1st stage: Setting off.
Leaving our friends behind is never easy. While crossing the D25 towards La Monnerie, the donkeys say farewell to each other for one last time before joining the GR46. Your children can now mount the donkeys. Leaving La Monnerie, turn right towards the Loches forest. Your legs will soon let you know that you are climbing upwards. On this first stage, it’s important not to let the donkeys graze otherwise our long-eared friends will be taking breaks throughout the whole walk.
2nd stage: Soaking up the forest.
At the petrol station, take the "François de Paule" trail opposite on the right. In the distance you can see the Saint Quentin pyramid. Here, the donkeys will be less tempted to snack. Or a little less tempted. Listen out for the birds, deer and wild boar who inhabit this wood. The donkeys will help you spot the animals. Just watch their ears and notice how they stop to look ahead. Follow their example.
3rd stage: Aiming for the Pyramid of Saint Quentin.
A total of 4 pyramids such as this one are dotted around the Loches forest. They were built as meeting points for huntsmen in the forest. This is a good place to take a break and a souvenir photo. ;-)
When you’re ready, set off along the forest path to your right.
4th stage: Plunging back into the forest.
The pathway is narrower here. Try to avoid the puddles which your four-legged companions will nimbly dodge and also be careful that any low-hanging branches don’t knock your little cherubs out of their pack saddle.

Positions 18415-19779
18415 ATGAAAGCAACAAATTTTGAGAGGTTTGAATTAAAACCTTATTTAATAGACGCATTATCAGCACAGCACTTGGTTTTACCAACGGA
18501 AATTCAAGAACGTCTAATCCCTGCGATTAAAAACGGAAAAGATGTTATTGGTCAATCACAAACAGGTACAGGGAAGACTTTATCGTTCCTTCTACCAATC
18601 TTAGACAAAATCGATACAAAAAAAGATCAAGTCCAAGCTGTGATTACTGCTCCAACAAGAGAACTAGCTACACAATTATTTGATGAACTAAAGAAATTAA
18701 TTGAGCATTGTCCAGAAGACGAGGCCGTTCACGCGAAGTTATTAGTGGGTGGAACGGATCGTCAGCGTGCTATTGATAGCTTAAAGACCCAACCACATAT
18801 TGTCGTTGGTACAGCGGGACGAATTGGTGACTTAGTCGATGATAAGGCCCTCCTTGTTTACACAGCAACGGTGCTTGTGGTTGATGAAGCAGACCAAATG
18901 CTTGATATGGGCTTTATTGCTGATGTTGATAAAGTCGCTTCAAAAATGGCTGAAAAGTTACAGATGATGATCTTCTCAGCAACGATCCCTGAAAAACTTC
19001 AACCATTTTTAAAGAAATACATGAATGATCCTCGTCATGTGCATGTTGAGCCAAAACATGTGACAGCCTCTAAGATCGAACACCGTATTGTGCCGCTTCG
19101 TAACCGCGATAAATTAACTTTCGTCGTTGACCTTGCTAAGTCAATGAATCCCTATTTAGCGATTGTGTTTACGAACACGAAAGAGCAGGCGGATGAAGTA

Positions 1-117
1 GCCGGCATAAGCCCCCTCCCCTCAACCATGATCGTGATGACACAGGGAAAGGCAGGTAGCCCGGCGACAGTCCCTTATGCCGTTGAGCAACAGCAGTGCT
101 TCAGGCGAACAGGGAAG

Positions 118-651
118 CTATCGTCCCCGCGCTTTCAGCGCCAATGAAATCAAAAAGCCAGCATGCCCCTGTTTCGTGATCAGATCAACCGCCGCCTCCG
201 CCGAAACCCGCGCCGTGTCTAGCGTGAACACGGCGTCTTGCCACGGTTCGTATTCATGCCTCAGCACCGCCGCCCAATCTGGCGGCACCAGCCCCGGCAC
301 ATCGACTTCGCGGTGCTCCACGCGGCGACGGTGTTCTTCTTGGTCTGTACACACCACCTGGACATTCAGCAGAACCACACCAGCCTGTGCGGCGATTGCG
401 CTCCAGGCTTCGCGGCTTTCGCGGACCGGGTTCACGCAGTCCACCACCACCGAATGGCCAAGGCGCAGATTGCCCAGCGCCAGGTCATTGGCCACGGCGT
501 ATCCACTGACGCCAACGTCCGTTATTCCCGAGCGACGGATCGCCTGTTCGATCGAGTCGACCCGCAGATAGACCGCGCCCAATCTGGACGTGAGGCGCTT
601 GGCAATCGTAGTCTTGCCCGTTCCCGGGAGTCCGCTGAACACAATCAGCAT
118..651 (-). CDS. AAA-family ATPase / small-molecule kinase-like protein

At the end of the path, a green arrow on a tree trunk indicates a right turn alongside a small forest ditch. When the path invites you to continue right towards the forest, don’t follow it but stay on the edge of the forest, carrying straight on like Indiana Jones! At the end you’ll come out of the forest and turn left. You will see a tree standing on its own on your right. Be careful here as the grass is very tempting but there are also crops which our donkeys mustn’t eat!
5th stage: Heading down to Petit Luain.
The path slopes down gently towards the next hamlet of "Le Petit Luain". When you get to the copse on your left, if you find the slope a little steep, get the children down from the saddle. Watch out for cars and dogs as you pass through the hamlet.
6th stage: Ambling on towards Les Moreaux-La Nouée.
As you exit Le Petit Luain, you walk along a small road used mainly by locals. At the crossroads between this small road and the D25, the children must get down off the donkey. Cross the D25 carefully but quickly. You walk alongside the houses for some 50 metres before turning left to continue along the GR46.
The children can remount at this point.
The weeping willow which overhangs the path is tempting but should be nibbled at sparingly because of the aspirin it contains; our companions are slightly haemophiliac.
7th stage: Roman bridge
You go past our house towards the Roman bridge and the last cultural stop before you return to our leisure park. Here you travel back a few centuries in time. This bridge has not been altered since it was built. Only time has taken its toll and nature has reasserted itself.
Elves live near the water under the Roman bridge but only the donkeys can see them.
They come out in the early morning to drink the dew and in the evening to dance with the rays of the setting sun.